The real mistake in ‘teen pregnancy’

Given America’s increasing obsession with teenage pregnancy over the last three decades, it’s inevitable that sensational stories such as Gloucester High School’s mythical pregnancy pact would generate a media frenzy.

Ignited by Time magazine’s June 18 feature, the story exploded in the national and international media, growing wilder and wilder: Girls 16 and younger who lived in upscale Gloucester, Mass., conspired to get pregnant. When their pregnancy tests proved positive, they reportedly “high-fived” each other in celebration and fantasized about raising their babies together. A huge “spike” in the number of pregnancies at the high school, from an average of four in previous years to 17 this year, testified to a national epidemic.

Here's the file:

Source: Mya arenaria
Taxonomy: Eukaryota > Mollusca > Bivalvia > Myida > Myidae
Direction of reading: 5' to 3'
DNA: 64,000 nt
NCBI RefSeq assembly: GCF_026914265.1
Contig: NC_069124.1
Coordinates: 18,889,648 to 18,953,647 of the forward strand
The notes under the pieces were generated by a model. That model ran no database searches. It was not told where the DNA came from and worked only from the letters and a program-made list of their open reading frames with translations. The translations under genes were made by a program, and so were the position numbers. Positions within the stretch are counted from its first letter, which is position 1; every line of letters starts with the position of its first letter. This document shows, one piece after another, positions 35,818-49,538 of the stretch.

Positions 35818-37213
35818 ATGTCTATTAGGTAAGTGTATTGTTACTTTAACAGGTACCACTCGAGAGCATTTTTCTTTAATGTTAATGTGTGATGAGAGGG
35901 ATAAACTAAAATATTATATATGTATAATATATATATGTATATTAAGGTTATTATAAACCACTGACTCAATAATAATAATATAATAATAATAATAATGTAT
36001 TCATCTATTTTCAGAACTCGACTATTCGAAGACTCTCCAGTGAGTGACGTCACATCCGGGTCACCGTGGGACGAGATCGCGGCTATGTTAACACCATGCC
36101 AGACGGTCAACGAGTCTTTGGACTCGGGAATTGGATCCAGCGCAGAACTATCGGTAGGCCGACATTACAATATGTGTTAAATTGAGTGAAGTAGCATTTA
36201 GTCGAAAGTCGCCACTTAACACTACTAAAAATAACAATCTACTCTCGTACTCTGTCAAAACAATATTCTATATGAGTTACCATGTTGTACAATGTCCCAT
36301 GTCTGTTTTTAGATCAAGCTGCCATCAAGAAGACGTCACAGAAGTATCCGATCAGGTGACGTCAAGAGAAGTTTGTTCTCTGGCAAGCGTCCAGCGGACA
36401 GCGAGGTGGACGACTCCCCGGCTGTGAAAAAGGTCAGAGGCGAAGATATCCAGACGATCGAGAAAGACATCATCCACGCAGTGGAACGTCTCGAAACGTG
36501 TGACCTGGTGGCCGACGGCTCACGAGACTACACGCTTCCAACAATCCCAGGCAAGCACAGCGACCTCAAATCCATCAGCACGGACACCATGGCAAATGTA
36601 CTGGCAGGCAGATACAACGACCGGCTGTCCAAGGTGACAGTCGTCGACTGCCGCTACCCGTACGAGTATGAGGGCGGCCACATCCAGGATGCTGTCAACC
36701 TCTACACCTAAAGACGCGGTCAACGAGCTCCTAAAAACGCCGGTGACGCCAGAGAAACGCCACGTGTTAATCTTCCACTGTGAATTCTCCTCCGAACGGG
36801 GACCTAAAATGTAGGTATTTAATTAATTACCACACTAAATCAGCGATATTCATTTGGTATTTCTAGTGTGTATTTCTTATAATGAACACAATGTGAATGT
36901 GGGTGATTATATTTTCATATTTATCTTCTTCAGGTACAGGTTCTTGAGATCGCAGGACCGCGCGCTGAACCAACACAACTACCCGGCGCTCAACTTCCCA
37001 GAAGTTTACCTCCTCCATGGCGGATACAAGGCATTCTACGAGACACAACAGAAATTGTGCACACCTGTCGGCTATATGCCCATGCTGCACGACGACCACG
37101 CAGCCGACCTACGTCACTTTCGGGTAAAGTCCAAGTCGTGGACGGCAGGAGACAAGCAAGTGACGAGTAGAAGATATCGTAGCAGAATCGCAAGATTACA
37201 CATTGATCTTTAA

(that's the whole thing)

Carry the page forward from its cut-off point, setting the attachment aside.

None of the lurid claims in the article turned out to be true, however. Subsequent investigation revealed no pregnancy pact, no mass celebrations, no communal schemes, no pop-culture incitement. Joseph Sullivan, the principal of Gloucester High School and the original source of the story, wouldn’t name his sources. The three pregnant girls located in Gloucester turned out to be 17 years old. As for the proclaimed jump in pregnancies at the high school,Massachusetts Department of Public Health reports showed that school officials had apparently overlooked the fact that births among students had been higher in previous years.